Until recently, people who slept on trains were mostly businessmen, but the younger people now have also begun to sleep on trains. This is due in large part, especially in the cities, to the grueling and long commute to work and to school. A commuting time of an hour or more one way is not uncommon in large cities such as Tokyo and Osaka where one’s place of work or school is often located quite a distance away.
Businessmen get on the average, less than seven hours of sleep a night. The train becomes a most suitable place to rest for overworked businessmen and students cramming for exams, both who suffer from chronic lack of sleep.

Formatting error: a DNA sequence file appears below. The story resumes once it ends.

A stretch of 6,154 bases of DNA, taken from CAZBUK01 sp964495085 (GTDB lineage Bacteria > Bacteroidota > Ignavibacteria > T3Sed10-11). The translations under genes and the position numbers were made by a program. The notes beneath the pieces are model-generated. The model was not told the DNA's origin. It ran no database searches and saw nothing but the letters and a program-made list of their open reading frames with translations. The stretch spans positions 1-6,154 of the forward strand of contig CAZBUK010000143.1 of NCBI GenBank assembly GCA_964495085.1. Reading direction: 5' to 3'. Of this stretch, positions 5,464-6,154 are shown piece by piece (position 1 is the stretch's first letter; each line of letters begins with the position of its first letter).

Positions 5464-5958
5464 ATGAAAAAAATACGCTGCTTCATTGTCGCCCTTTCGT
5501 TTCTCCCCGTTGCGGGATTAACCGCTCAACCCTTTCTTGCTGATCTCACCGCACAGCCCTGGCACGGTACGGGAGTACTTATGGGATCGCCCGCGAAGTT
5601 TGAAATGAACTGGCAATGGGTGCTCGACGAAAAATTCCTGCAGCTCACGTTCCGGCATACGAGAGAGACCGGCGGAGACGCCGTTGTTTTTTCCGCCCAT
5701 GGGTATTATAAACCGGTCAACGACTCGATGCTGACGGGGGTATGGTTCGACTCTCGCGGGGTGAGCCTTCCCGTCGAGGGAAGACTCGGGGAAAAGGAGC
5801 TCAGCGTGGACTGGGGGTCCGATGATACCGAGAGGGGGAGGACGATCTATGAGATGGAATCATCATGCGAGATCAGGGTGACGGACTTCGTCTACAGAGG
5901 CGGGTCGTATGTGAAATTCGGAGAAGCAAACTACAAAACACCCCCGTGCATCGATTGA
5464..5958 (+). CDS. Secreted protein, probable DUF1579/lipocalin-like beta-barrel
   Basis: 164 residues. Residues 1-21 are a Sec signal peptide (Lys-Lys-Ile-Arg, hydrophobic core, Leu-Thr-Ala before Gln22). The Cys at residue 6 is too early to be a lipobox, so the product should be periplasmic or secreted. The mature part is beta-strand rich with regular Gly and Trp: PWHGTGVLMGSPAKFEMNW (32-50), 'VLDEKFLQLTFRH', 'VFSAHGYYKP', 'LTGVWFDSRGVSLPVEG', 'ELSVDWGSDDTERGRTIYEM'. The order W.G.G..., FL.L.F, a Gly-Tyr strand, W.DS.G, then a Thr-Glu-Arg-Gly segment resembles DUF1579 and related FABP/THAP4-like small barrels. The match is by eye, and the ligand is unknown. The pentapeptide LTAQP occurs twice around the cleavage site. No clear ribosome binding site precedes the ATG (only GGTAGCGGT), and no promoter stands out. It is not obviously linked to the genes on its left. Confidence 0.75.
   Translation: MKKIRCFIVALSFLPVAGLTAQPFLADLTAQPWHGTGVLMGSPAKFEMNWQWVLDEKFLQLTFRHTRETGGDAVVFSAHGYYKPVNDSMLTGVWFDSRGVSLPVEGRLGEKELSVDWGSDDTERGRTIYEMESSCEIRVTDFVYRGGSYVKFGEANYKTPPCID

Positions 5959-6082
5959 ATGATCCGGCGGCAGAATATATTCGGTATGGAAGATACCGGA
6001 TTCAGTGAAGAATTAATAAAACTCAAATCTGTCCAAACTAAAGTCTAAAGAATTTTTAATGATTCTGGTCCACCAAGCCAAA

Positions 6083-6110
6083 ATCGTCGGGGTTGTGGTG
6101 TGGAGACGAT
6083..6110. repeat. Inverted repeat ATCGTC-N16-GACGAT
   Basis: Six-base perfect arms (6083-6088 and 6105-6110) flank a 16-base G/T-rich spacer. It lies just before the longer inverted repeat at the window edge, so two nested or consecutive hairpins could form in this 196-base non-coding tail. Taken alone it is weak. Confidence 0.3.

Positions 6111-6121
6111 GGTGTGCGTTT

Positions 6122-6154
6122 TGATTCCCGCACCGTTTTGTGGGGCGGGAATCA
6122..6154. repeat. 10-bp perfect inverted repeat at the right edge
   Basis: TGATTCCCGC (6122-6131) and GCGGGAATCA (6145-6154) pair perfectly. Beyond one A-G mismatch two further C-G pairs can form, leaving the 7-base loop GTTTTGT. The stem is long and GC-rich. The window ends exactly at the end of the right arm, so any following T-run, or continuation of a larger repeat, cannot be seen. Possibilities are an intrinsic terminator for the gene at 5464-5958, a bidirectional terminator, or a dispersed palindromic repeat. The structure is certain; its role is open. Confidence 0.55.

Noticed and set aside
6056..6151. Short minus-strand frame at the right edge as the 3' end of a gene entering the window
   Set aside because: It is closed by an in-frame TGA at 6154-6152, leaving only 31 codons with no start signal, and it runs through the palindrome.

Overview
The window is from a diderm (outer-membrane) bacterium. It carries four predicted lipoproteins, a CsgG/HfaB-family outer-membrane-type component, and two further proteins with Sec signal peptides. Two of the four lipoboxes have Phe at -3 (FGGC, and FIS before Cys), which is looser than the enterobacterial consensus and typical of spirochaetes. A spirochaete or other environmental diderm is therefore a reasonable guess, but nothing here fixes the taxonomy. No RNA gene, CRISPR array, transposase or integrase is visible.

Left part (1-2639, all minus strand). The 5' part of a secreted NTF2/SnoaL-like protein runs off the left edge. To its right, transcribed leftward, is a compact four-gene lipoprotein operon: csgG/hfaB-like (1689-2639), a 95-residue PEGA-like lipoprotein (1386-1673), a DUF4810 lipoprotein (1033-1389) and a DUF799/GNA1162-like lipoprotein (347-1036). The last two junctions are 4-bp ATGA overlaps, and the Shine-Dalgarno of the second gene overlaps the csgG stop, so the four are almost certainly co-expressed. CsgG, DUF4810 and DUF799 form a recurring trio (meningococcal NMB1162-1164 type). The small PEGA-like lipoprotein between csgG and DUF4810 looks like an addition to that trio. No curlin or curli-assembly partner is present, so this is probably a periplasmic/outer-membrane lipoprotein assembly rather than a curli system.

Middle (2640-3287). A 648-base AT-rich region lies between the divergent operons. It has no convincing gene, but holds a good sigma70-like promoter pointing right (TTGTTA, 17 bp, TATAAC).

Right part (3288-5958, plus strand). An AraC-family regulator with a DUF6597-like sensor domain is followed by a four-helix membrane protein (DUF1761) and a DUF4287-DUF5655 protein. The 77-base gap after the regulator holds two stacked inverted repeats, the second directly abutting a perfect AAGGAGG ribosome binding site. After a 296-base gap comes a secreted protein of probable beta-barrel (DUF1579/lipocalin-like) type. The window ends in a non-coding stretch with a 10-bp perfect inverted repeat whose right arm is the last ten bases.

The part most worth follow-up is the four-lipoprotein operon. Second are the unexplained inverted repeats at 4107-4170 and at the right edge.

It is the perfect place with heating in the winter and air–conditioning in the summer. Heat coming out from under the seats in winter is enough to make anyone feel drowsy.
Stopping for a drink after work and returning home slightly intoxicated inevitably causes one to fall asleep on the train the minute one hits the seat.
The safety of Japanese trains is another reason that can be cited why people can fall asleep feeling safe and secure. Although it has become a little unsafe now, bags and wallets are rarely stolen from slumbering passengers.
Also the large intake of carbohydrates in the Japanese diet makes the Japanese fall asleep on trains. It takes a little longer to digest carbohydrates which brings about drowsiness.